Instead of identifying the 1 person or 2 people out of every 100 who would benefit, the whole population with the criteria that were tested is deemed treatable … What constitutes evidence-based medicine today is what is good for a large population, not for any particular individual.

Pharmaceutical companies don’t mind. And as long as the harmful side effects are within acceptable limits, the Food and Drug Administration doesn’t mind, either. Some patients will be helped. All of them will be buying the pills, and all will be subjected to follow-up tests, some of them uncomfortable and most of them unnecessary. What if there were a way, Topol asks, of knowing, before prescribing the drug, which 2 percent would be most likely to benefit from it? In an observation that Larry wholeheartedly endorses, Topol writes:

Fortunately, our ability to get just that information is rapidly emerging, [and we are] beginning an era characterized by the right drug, the right dose, and the right screen for the right patients, with the right doctor, at the right cost.

Getting there will mean essentially dismantling the health-care industry as we know it. (Thus the creative destruction of Topol’s title.) Or, as Larry puts it: “A lot of enormously wealthy, established, powerful institutions in our society are going to be destroyed.” And why not? Over the past 20 years, computers have been toppling and rebuilding industries one by one, from retail sales (Walmart and Amazon), to banking (ATMs and online services), to finance (high-speed online investing), to entertainment (Web streaming, downloads, YouTube, etc.), to publishing (e-books and news aggregators). We’re just babes in this new digital era, and it will eventually upend almost every field of human endeavor.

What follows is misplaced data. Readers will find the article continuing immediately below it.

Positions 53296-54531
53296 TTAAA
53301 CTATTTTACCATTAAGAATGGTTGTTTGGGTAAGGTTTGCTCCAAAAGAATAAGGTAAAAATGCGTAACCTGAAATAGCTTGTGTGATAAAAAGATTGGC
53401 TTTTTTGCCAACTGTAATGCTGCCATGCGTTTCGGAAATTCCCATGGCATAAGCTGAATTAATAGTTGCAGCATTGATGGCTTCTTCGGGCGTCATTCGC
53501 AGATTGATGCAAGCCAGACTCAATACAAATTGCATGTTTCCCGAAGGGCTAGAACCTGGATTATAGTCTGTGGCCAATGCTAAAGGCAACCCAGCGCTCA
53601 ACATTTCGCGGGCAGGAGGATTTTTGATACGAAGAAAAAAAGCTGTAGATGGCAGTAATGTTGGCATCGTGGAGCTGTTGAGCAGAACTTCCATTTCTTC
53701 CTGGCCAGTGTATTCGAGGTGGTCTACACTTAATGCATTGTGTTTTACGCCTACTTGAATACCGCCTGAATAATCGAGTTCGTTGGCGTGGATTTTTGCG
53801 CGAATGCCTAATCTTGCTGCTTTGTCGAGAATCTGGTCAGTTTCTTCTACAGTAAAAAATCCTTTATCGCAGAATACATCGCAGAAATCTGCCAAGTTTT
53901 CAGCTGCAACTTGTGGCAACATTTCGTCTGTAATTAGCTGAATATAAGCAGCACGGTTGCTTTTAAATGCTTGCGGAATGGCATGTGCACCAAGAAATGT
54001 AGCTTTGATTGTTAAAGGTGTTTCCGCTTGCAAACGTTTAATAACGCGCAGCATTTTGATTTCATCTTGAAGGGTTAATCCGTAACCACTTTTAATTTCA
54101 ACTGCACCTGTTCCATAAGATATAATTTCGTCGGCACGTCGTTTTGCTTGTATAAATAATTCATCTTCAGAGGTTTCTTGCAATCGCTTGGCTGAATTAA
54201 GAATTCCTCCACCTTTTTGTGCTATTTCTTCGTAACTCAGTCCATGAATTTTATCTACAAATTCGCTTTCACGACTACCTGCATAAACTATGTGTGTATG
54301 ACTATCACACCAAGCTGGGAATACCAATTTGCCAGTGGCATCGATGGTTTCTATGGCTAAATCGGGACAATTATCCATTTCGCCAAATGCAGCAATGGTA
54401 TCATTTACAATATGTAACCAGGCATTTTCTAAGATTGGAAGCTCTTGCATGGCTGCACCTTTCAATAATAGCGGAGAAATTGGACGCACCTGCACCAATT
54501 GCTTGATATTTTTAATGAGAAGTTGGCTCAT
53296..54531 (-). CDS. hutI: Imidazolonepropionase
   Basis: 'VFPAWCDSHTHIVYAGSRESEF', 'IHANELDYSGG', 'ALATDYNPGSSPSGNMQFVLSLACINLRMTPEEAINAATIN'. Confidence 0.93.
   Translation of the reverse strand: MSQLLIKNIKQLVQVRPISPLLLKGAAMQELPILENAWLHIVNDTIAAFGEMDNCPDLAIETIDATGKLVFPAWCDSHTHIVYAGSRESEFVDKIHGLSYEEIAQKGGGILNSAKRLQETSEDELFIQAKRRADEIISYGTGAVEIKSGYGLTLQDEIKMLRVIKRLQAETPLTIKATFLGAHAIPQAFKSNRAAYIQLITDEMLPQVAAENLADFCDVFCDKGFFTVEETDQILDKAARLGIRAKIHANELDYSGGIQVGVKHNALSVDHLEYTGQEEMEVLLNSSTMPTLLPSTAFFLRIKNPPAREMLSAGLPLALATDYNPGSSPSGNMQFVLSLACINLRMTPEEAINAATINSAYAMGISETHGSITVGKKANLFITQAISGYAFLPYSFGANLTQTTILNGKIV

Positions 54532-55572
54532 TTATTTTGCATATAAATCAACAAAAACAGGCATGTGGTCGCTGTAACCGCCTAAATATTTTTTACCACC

Larry sees medicine as a stubborn holdout. Current efforts to reform the system—for instance, the Obama administration’s initiative to digitize all health records by 2014—are just toes in the water. Medicine has barely begun to take advantage of the million-fold increase in the amount of data available for the diagnosis and treatment of disease. Take the standard annual physical, with its weigh-in, blood-pressure check, and handful of numbers gleaned from select tests performed on a blood sample. To Larry, these data points give your doctor little more than a “cartoon” image of your body. Now imagine peering at the same image drawn from a galaxy of billions of data points. The cartoon becomes a high-definition, 3-D picture, with every system and organ in the body measured and mapped in real time.

Indeed, a very early prototype of this kind of high-definition image already exists at Calit2. It is, of course, of Larry.

Inside a “cave” fashioned from large HD screens (each with dual rear projectors) and linked to 18 gaming PCs to create a graphics supercomputer, Larry and I step into a stunning image assembled from an MRI scan of his torso. The room, the size of a walk-in closet, is lined with giant screens, front, sides, and back. More screens angle from these walls toward a floor that is illuminated from above. Two curved, waist-high metal railings offer support, because viewers at the center of this visual world can easily lose their balance. A sensor strapped to your forehead tells the computer where you are looking, so as you turn your head it smoothly blends the images on the screens to create a seamless 360-degree alternative world. (This is clearly the future of video games and cinema.) I had to lean on the metal bars to remind myself I was not someplace else. Once we were in position, Jürgen P. Schulze, a Calit2 research scientist, punched up a display of Larry’s own coiled, 63-year-old entrails. I felt as if I could reach out and touch the wrinkled contours of his intestines and arteries.